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On a section about short run vs long run elasticities, I read that some goods are 'durable' because 'the total stocks of each good owned by consumers is large relative to annual production'. I'm confused because I thought stocks was something about owning shares to a company?

(Apologies in advance for the stupid question.)

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    $\begingroup$ This isn't really an economics question but better suited for an English language forum. You can google stock vs inventory to get your answer. $\endgroup$
    – Alex
    Oct 9, 2022 at 5:28
  • $\begingroup$ Stocks here doesn’t mean company stocks, its just the amount of goods in a way. $\endgroup$
    – BB King
    Oct 9, 2022 at 23:26

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"Stock" is how much stuff exists, contrasted to "flow", which is how quickly it changes (gets produced or used up or moved around, depending on context).

Dairy farmers produce milk (using cows), and sell it to processing plants, which sell it to distributors, which sell it to supermarkets, which sell it to people, who drink it. Milk expires quickly, so the entire process takes maybe three weeks at most. The USA consumes about 20 billion litres of milk per year. That's the flow. Because it gets produced and consumed so quickly (let's say 2 weeks) the amount that exists right now is 1/26 of that number. So probably about 0.2 billion litres are sitting in fridges right now at home, 0.2 billion litres on supermarket shelves right now, 0.1 billion litres in delivery trucks and warehouses, and 0.3 billion litres in processing plants and farms. That's the stock. As you can see the stock of milk is quite small compared to the flow.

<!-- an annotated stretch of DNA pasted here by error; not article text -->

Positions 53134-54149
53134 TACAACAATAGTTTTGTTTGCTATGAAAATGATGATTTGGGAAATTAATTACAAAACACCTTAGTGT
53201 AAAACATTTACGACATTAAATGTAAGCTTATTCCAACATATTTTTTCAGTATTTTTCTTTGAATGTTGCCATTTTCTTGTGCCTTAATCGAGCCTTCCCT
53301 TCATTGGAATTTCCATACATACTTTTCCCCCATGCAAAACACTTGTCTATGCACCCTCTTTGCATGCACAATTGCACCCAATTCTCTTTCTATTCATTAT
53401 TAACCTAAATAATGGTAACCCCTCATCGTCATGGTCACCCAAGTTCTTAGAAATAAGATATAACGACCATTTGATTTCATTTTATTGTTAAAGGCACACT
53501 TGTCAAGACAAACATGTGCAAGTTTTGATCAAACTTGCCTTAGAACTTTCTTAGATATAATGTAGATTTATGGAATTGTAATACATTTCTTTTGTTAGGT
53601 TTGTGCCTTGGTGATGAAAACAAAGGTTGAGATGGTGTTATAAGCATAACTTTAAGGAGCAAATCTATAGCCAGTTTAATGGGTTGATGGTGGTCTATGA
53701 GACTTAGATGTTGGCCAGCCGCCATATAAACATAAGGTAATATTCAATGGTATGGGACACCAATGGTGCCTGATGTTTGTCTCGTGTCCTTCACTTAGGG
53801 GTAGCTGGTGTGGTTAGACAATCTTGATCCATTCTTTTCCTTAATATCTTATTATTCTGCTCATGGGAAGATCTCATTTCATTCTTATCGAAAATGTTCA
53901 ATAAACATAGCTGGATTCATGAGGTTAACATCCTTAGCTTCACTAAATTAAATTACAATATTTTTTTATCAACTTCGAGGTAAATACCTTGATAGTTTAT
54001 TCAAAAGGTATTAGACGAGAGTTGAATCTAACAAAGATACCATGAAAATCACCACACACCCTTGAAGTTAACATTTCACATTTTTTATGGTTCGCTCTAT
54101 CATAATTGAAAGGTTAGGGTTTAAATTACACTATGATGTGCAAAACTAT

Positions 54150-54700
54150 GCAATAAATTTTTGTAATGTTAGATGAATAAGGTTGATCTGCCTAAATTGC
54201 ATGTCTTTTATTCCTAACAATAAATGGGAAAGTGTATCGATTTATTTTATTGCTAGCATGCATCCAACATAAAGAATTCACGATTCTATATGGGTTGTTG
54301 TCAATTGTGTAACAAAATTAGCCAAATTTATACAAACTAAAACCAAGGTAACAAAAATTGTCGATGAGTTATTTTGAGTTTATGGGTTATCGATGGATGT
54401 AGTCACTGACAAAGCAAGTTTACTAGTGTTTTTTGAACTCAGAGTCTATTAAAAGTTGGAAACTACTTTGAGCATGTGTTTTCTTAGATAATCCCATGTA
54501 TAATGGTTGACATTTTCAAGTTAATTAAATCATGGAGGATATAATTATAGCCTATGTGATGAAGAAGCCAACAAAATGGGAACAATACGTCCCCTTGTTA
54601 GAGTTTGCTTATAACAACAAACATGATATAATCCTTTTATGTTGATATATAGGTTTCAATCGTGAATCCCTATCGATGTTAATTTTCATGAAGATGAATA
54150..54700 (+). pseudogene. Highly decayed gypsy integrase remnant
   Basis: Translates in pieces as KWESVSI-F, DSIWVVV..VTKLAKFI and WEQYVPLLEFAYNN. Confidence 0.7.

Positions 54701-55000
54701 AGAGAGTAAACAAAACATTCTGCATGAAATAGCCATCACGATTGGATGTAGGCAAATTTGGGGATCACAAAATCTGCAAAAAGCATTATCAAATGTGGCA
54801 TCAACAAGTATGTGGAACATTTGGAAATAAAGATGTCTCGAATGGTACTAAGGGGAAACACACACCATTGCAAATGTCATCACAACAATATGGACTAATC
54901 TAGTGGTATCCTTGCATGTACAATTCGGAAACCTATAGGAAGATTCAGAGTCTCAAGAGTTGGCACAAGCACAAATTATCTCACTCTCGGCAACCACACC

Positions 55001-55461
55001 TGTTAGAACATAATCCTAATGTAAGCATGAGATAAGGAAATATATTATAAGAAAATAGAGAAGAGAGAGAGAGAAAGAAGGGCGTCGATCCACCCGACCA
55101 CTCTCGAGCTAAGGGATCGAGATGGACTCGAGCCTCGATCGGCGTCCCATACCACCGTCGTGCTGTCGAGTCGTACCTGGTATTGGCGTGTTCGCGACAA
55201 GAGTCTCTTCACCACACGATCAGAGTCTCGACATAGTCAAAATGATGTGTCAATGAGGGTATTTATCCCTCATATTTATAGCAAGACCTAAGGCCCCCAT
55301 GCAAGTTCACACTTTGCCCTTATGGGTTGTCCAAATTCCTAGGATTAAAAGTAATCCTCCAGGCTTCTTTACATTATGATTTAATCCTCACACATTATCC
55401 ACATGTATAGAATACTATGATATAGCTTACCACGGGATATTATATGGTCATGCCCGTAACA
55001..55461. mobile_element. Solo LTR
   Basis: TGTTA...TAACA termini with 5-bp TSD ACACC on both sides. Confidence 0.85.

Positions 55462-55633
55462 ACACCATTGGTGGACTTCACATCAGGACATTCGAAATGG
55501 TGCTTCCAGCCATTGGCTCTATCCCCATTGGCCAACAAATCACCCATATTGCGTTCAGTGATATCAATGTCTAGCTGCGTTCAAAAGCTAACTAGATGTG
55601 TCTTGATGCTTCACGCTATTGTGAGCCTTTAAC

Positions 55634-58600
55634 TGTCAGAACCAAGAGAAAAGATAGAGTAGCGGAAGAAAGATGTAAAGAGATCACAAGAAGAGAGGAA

Now do houses. The average lifespan of a house is about 40 years. The USA has about 140 million houses (that's the stock) which means about 3.5 million houses are getting built every year to maintain that (that's the flow). As you can see the stock of houses is quite big compared to the flow. Houses are durable goods. Milk is perishable.

(Numbers in this answer are rough estimates to show the point and shouldn't be treated as data)

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